Newer Wi-Fi's faster, but it needs a fast wire behind it

Hot 802.11ac networks can be faster than the backhaul that feeds them


A LinkNYC free Wi-Fi hub in New York City.

Credit: LinkNYC

The next time you want to complain about slow Wi-Fi, think about saving your vitriol for wires instead.

So-called gigabit Wi-Fi, or 802.11ac, is slowly starting to show up in homes, buildings and public hotspots, but it’s not delivering a gigabit to smartphones, according to an analysis by research company OpenSignal. That’s partly because of how wireless works and how the newest technology is being rolled out, but it also reflects the performance of the wired networks that Wi-Fi taps into.

OpenSignal used its free connection-monitoring app, running on thousands of smartphones, to learn what kinds of Wi-Fi networks users were on and what kind of speed they were getting.

It found that 802.11ac, the latest form of Wi-Fi, gave users an average of 32.4Mbps. That was more than twice the speed of any other version. Still, the latest technology is supposed to hit 400Mbps even in its most basic, one-antenna form, the kind that's in smartphones today. What holds it back?

Partly, it’s the built-in limitations of wireless, which never really hits top speeds in the real world and has to be shared among users. But in many cases, the real limit is the speed of the wire that’s plugged into the access point.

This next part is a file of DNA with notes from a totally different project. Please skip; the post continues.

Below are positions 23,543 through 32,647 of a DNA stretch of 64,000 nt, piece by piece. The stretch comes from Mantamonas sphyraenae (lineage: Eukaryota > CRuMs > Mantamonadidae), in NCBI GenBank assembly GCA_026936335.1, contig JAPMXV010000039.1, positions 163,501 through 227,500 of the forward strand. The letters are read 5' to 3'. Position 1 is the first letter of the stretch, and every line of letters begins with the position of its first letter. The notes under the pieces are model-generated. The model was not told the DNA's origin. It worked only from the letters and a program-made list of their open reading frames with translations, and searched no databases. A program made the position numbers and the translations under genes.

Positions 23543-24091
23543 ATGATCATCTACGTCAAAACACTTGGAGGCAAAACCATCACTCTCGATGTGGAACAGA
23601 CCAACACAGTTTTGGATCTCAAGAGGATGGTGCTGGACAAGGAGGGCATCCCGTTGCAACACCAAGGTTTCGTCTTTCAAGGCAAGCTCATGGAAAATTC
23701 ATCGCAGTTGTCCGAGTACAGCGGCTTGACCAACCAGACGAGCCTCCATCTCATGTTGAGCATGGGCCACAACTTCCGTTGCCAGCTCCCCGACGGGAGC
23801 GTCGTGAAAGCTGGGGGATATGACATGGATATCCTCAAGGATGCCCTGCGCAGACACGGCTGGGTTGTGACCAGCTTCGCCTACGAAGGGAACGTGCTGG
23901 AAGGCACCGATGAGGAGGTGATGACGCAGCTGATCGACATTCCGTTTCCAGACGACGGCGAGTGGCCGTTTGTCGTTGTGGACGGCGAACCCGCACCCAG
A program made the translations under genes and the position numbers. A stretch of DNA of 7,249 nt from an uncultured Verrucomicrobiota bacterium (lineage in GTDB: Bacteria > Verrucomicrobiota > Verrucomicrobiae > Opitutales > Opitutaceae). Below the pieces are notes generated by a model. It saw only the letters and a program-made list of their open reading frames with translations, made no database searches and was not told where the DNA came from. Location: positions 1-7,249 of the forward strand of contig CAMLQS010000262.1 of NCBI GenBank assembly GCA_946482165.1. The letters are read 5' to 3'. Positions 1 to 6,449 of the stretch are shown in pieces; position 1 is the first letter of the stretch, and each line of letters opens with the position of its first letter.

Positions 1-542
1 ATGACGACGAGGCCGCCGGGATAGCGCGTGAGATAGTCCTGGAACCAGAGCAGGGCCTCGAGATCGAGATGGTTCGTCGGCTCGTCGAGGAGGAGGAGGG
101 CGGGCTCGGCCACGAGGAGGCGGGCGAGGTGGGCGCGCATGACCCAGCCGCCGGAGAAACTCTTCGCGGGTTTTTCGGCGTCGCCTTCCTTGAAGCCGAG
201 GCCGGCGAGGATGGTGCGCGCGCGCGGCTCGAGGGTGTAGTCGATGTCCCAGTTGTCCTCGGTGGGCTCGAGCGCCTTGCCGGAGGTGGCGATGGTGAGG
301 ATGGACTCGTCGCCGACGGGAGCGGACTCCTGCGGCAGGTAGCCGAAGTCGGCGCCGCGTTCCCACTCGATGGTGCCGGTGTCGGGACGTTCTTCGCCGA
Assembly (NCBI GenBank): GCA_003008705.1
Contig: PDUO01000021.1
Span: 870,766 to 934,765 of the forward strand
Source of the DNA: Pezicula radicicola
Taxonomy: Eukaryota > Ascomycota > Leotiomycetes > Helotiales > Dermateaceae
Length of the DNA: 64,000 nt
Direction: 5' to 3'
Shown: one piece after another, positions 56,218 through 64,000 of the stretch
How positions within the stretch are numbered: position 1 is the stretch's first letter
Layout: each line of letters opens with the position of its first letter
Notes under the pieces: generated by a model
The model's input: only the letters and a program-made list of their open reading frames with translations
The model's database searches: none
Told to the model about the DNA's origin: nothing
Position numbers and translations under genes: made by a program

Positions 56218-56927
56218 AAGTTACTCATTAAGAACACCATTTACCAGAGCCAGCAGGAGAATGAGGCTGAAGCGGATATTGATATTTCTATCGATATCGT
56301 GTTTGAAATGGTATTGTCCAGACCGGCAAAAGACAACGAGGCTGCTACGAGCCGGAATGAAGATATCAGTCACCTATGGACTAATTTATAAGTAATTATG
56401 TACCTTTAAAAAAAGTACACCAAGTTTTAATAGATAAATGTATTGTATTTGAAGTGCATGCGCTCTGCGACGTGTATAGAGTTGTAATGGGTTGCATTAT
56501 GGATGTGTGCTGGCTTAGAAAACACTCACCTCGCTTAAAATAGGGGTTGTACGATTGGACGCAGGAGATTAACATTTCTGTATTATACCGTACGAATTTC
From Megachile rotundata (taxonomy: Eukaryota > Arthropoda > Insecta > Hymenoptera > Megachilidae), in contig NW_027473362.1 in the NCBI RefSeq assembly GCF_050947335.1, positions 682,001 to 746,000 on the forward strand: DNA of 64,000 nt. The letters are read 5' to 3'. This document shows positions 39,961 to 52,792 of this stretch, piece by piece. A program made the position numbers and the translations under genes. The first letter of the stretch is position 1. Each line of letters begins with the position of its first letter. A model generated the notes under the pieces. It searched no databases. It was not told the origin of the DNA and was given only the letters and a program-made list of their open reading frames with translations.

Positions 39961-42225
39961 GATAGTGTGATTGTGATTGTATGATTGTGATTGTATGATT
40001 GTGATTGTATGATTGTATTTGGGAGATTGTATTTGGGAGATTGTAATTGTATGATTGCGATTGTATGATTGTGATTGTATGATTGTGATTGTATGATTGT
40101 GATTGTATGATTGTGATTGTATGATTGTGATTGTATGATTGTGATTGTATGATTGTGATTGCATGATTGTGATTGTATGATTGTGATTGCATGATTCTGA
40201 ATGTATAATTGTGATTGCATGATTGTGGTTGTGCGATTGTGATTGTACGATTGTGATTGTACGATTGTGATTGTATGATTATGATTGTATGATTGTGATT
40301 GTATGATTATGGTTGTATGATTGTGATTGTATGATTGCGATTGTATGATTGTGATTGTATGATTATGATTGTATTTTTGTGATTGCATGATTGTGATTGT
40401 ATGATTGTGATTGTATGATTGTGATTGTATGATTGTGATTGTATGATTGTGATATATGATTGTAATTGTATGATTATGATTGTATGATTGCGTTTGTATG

Wi-Fi has surpassed wired networks in many places, so if it comes up short, you’re probably looking at the speed of the wired network behind it. All those advanced radio waves need to make it back to the Internet somehow. If the data ultimately rides over 25Mbps cable broadband, that’s what you get.

As 802.11ac gets even faster, with “Wave 2” delivering up to 7Gbps, Ethernet is trying to keep up. Some new LAN interfaces can run at 5Gbps, because Gigabit Ethernet connections aren’t fast enough for Wave 2 access points. (Jumping all the way to 10-Gigabit Ethernet is more expensive.)

For the moment, just getting on 802.11ac with a phone is pretty rare. To do so, you need both a phone and a network that support it. Even in Norway, the No. 1 country in OpenSignal’s study, users were on 802.11ac only 11.4 percent of the time. The U.S. came in second at 7.9 percent. Most of the time when a smartphone is on Wi-Fi, it’s older, slower 802.11n.

There was one standout: Users of the Google Nexus 6P spent 45 percent of their Wi-Fi time on 802.11ac. The geeky users of Google's Android flagship must be better at surrounding themselves with the latest and fastest tech.

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